Ivory figure of a Daoist Immortal

Ivory figure of a Daoist Immortal

Late Ming dynasty Wanli to Chongzhen period, circa 1580 – 1644

Height: 4 3/4 inches, 12 cm
Width: 1 1/2 inches, 4 cm

Ivory figure of a Daoist Immortal

An ivory figure of a Daoist immortal, possibly Han Xiangzi, standing dressed in a layered robe and a feathered skirt, gathered with a belt, the ends of which are tied in knots. The figure turns slightly toward the right, with his right forearm half raised, whilst his left hand holds a bowl or mortar in front of his chest. His face is carved with a smiling expression, with the hair knotted in two chignons on top of his head. The ivory has acquired a mellow patina with age and retains traces of the original black pigment, visible in the hair.   

 

This delicately carved ivory figure represents one of the Eight Daoist Immortals, possibly Han Xiangzi, a distant nephew of the great Confucian statesman and writer Han Yu (768 – 824) of the Tang dynasty.[1]  As one of the Eight Immortals, he appears as a young man and often plays a flute.[2] The present figure holds a mortar, which was used for crushing ingredients to go into elixirs of immortality.[3] Ivory carved figures such as this were produced during the Ming and Qing dynasties at Zhangzhou, Fujian province and were mainly intended for the domestic market.[4]  Ivory figures of this fine quality and subject matter are rare.  A closely comparable ivory figure of Han Zhonli, dated to 1580 – 1644, holding a tortoise supported on a fan and wearing a similar feather skirt is in the collection of the Victoria and Albert Museum.[5]  An ivory figure of He Xiangu, dated to the same period, is comparable in that she holds a mortar in her hands.  This figure is illustrated in Chinese Ivories from the Shang to the Qing.[6]  Two further comparable ivory figures of Han Xiangzi playing a flute, both larger in size and dating from the same period, are respectively in the collection of the British Museum[7] and the Muwen Tang collection.[8]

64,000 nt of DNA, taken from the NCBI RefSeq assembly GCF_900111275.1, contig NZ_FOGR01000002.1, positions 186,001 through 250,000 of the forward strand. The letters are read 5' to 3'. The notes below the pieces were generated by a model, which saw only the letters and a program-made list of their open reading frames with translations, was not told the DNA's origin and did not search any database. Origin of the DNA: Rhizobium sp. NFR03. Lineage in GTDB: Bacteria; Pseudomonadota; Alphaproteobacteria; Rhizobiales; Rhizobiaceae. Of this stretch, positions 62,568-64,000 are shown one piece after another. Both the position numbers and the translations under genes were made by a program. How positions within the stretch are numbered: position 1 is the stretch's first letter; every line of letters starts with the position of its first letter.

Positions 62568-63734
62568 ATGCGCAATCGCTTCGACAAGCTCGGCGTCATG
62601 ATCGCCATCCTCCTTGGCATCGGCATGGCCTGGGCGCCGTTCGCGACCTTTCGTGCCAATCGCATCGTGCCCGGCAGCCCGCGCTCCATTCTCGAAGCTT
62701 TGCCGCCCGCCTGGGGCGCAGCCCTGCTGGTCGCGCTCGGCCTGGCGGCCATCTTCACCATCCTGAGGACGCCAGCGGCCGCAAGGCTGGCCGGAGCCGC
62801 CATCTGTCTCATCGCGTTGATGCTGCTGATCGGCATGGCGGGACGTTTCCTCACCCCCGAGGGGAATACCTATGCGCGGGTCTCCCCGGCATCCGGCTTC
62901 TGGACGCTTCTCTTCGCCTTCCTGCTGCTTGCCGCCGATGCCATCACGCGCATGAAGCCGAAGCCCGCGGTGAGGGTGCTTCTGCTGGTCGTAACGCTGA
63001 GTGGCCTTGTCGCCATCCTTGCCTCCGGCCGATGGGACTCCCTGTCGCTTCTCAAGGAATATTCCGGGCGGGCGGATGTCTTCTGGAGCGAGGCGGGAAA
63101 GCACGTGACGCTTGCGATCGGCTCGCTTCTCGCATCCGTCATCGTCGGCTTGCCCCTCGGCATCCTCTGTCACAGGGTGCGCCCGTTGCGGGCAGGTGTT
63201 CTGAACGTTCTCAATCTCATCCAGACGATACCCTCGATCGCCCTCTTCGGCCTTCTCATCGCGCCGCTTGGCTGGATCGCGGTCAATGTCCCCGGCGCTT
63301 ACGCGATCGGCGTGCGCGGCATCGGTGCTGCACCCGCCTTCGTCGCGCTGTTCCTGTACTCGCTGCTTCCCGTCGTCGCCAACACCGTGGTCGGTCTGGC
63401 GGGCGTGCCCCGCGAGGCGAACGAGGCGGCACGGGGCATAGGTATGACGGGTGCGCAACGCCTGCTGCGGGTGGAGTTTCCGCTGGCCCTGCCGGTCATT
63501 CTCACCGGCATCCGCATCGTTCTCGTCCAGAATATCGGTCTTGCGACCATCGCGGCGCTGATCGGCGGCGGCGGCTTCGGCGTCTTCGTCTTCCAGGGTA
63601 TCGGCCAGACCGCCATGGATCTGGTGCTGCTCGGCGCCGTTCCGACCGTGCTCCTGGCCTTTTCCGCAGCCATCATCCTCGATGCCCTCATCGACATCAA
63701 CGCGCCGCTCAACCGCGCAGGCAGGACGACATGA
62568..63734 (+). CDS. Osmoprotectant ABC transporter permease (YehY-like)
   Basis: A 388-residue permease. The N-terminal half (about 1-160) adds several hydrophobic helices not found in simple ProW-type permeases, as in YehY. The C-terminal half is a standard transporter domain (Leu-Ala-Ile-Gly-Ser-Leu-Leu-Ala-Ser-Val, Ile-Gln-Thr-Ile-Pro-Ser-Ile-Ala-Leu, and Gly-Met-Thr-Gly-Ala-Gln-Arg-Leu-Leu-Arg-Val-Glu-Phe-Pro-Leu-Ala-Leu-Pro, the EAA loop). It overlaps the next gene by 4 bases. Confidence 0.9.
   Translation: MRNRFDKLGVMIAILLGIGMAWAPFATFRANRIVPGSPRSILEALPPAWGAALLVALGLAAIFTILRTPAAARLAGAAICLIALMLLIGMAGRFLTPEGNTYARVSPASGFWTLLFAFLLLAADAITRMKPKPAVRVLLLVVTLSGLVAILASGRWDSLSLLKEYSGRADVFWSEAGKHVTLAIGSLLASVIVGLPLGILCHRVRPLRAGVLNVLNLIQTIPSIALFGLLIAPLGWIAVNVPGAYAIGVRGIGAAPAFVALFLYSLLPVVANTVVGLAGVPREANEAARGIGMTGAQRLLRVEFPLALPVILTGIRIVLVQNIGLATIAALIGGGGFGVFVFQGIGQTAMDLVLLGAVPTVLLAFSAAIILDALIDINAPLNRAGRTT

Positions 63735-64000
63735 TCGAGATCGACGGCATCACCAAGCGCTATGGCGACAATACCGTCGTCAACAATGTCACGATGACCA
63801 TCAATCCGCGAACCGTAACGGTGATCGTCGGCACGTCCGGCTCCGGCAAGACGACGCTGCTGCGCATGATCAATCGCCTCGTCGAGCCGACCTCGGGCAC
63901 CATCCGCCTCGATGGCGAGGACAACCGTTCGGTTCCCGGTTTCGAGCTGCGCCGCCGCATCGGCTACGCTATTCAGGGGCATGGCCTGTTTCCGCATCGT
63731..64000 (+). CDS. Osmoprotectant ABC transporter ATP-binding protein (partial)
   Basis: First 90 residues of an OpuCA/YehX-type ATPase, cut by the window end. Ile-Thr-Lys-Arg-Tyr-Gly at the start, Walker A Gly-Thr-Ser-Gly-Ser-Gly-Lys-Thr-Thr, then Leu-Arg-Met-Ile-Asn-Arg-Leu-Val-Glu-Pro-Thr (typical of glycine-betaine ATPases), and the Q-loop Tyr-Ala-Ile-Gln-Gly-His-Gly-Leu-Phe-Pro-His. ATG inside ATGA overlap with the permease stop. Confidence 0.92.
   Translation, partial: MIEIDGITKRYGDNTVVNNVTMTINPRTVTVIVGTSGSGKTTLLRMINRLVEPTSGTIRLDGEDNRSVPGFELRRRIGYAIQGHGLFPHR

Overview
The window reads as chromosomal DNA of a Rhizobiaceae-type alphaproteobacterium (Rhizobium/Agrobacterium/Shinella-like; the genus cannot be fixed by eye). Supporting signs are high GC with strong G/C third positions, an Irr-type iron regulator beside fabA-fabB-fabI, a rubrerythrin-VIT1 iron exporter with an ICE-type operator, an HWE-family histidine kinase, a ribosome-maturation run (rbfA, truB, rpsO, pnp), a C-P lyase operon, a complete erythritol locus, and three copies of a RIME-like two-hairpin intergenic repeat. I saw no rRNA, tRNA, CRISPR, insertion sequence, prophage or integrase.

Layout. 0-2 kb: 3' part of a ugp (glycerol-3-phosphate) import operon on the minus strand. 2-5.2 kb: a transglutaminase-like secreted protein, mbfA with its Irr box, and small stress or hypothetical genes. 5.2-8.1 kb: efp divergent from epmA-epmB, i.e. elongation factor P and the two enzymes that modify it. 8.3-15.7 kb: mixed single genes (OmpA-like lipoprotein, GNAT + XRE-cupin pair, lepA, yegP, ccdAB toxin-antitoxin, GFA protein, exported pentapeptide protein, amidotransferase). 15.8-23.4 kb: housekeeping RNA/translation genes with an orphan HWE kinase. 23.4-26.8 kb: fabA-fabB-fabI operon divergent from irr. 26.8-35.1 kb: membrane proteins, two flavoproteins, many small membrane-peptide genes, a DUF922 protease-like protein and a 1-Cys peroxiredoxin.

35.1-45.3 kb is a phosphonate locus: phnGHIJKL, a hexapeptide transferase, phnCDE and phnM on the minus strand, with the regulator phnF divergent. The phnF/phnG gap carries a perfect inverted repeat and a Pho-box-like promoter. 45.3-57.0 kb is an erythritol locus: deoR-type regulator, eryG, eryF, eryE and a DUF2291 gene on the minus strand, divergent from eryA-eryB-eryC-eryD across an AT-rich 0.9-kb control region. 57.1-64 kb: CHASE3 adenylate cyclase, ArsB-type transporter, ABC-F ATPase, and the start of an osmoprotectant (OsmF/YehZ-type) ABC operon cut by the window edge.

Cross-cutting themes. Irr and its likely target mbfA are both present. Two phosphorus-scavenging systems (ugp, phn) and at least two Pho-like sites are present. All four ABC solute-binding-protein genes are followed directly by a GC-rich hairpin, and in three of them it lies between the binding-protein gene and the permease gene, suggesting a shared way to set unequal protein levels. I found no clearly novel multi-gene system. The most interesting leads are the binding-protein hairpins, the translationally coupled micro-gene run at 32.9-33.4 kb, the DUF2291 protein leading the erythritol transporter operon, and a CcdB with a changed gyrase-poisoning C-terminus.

Provenance:   ex-collection of Dr. E. Widmaier; Spink & Son Ltd London, 1989 (with a label on the base); private collection, UK

Published:   Watson, W. ed. Chinese Ivories from the Shang to the Qing, Oriental Ceramic Society and British Museum, London, 1984, no. 48, p. 68

1 Watson, W. ed. Chinese Ivories from the Shang to the Qing, Oriental Ceramic Society and British Museum, London, 1984, p. 65
2 Tse Bartholomew, T., Hidden Meanings in Chinese Art, Asian Art Museum, San Francisco, 2006, 7.30, p. 193
3 Watson, W. ed. op. cit. p. 67
4 Watson, W. ed. op. cit. p. 35
5 Watson, W. ed. op. cit. p. 71
6 Watson, W. ed. op. cit. no. 44, p. 67
7 Watson, W. ed. op. cit. no. 69, pp. 78-9
8 Kao, Mayching ed. Chinese Ivories from the Kwan Collection, Art Gallery of the Chinese University of Hong Kong, 1990, no. 61, pp. 168-9

 

牙雕仙人韓湘子
晚明 萬曆至崇禎 約1580 – 1644
高:12 公分 寬:4 公分
牙雕立像,表現道教八仙之韓湘子。少年圓臉略顯稚氣,眉清目秀,烏髮上盤成兩髻。身軀微向右傾,右手半舉,左手於腹前捧圓缽。衣著飄逸,羽裙環腰,雙足併立。細節刻劃細膩,象牙紋理清晰。韓湘子事蹟源於唐代,據傳為文學家韓愈侄孫,通常以少年之姿、手持長簫現世。明清之際,福建漳州 以製作此類牙雕人物像聞名,以內銷為主。此件牙雕仙人像作工精細,流傳有序,又著錄於重要牙雕 著作中,著實珍稀。英國維多利亞與亞伯特博物館藏有一件牙雕漢鍾離立像,同樣身著羽裙,定年為 1580-1644年間作品。另外兩件牙雕韓湘子立像,手持長簫,分別收藏於大英博物館與香港沐文堂。
來源:E. Widmaier 博士收藏; Spink & Son 1989 (底座有標籤); 英國私人收藏。
出版:Watson, W.著,《中國商代至清代牙雕》,東方陶瓷學會與大英博物館出版,1984年,48 號,68頁。